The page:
So, getting out and enjoying the sounds of Nature, especially during the summer months (see page 1), may very well help preserve your hearing—naturally.
For more information on how to keep your hearing sharp well into your golden years, check out my Insider’s Ultimate Guide to Outsmarting “Old Age.”
This comprehensive online learning protocol offers dozens of simple, common-sense strategies for staying vibrant, youthful, and HEALTHY well into your 70s, 80s—and beyond.
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SIDEBAR: Three nutrients that can improve your hearing
Studies show that free radicals in the inner ear are a key factor in hearing loss. So, antioxidant vitamins like A and C can play an important role in prevention and treatment.
It’s also thought that magnesium helps restore blood flow to the hearing apparatus of the ear following damage by excessive noise. So it makes sense that a recent study found you can get the best effects by supplementing with these three nutrients.5
Researchers analyzed nutrient intakes and hearing loss in nearly 2,600 men and women, ages 20 to 69. They found that those who consumed more A, C, and magnesium had better hearing levels at both normal speech ranges and high-frequency ranges of sound.
Plus, the impact of all three nutrients acting together was stronger than the individual effects of each of the nutrients acting alone.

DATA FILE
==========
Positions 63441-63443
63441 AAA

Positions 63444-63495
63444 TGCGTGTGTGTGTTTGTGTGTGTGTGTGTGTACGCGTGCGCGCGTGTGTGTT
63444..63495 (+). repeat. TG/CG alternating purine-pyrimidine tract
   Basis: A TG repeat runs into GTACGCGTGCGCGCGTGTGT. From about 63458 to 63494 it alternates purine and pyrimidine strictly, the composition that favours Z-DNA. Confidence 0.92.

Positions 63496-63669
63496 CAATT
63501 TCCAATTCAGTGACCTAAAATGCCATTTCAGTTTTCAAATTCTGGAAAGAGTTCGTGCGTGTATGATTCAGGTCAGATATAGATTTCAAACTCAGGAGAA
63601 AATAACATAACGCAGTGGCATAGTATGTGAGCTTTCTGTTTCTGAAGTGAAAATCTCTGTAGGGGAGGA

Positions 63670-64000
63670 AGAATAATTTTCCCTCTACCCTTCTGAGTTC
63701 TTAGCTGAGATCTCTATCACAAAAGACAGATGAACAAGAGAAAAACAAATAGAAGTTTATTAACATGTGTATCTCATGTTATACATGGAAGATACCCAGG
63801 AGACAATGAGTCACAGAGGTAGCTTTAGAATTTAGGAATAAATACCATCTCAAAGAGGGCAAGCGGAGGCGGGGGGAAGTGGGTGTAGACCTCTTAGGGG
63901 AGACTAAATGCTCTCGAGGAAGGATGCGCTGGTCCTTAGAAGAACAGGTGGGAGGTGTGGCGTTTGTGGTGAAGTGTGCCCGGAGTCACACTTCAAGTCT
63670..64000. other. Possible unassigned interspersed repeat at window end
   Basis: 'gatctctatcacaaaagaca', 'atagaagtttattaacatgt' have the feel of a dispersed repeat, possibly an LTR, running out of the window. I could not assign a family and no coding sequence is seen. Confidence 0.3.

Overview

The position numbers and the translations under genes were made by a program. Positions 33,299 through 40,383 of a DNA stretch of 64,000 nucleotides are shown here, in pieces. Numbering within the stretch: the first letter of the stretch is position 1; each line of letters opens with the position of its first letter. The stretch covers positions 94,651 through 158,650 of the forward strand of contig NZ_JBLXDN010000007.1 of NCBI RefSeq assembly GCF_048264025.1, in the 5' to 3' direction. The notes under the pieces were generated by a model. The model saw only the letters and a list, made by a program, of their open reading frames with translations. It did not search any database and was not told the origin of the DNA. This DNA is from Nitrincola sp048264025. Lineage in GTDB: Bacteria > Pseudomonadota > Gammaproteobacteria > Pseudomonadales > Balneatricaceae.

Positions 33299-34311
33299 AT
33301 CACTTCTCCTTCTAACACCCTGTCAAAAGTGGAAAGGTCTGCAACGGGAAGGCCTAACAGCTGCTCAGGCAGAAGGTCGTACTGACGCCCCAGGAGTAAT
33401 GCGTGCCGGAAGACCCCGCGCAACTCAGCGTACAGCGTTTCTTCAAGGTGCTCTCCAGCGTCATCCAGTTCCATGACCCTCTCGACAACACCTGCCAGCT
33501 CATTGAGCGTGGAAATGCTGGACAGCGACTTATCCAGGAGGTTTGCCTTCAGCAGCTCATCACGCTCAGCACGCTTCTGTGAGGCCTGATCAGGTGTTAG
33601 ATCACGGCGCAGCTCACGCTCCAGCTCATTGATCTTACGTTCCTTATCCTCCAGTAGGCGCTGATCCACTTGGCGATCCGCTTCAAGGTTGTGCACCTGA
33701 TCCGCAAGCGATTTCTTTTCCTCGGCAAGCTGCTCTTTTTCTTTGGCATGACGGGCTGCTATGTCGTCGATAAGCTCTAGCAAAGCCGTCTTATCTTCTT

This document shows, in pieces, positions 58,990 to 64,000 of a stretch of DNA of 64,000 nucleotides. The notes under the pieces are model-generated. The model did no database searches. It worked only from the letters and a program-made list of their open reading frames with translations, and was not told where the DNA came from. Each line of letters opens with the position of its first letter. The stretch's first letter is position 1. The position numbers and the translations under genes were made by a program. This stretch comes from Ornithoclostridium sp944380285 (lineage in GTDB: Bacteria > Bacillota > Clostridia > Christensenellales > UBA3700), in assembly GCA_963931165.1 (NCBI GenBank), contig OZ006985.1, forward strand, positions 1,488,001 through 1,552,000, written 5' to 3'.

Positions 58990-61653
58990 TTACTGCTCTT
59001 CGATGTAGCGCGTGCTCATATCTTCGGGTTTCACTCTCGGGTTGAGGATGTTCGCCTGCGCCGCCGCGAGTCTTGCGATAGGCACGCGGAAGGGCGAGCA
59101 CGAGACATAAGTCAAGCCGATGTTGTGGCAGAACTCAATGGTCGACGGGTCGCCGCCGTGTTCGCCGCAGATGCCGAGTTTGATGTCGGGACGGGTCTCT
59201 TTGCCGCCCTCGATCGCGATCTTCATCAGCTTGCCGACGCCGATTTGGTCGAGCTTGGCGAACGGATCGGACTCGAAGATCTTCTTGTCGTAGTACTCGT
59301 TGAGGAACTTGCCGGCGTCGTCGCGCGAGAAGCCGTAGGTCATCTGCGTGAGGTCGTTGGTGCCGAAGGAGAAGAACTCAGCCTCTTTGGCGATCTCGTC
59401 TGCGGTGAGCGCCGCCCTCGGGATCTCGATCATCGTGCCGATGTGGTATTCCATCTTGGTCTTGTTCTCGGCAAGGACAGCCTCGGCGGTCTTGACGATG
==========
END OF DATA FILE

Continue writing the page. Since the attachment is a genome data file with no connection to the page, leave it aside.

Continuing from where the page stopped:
I recommend taking 250 mg of vitamin C twice a day, along with 400 mg of magnesium citrate once a day, together with a balanced diet.
I DON’T recommend supplementing with vitamin A, though. Instead, eat plenty of yellow and orange fruits and vegetables, which contain high amounts of carotenoids. Your body naturally and safely converts the carotenoids into vitamin A.
2“Residential exposure to transportation noise in Denmark and incidence of dementia: national cohort study.” BMJ 2021;374:n1954.
3“Prospective Study of Dietary Patterns and Hearing Threshold Decline.” Am J Epidemiol. 2019 Oct 14. pii: kwz223.
4“Duration of Analgesic Use and Risk of Hearing Loss in Women.” Am J Epidemiol. Volume 185, Issue 1, 1 January 2017, Pages 40–47.
5”Antioxidant vitamins and magnesium and the risk of hearing loss in the US general population. Am J Clin Nutr. 2014 Jan;99(1):148-55.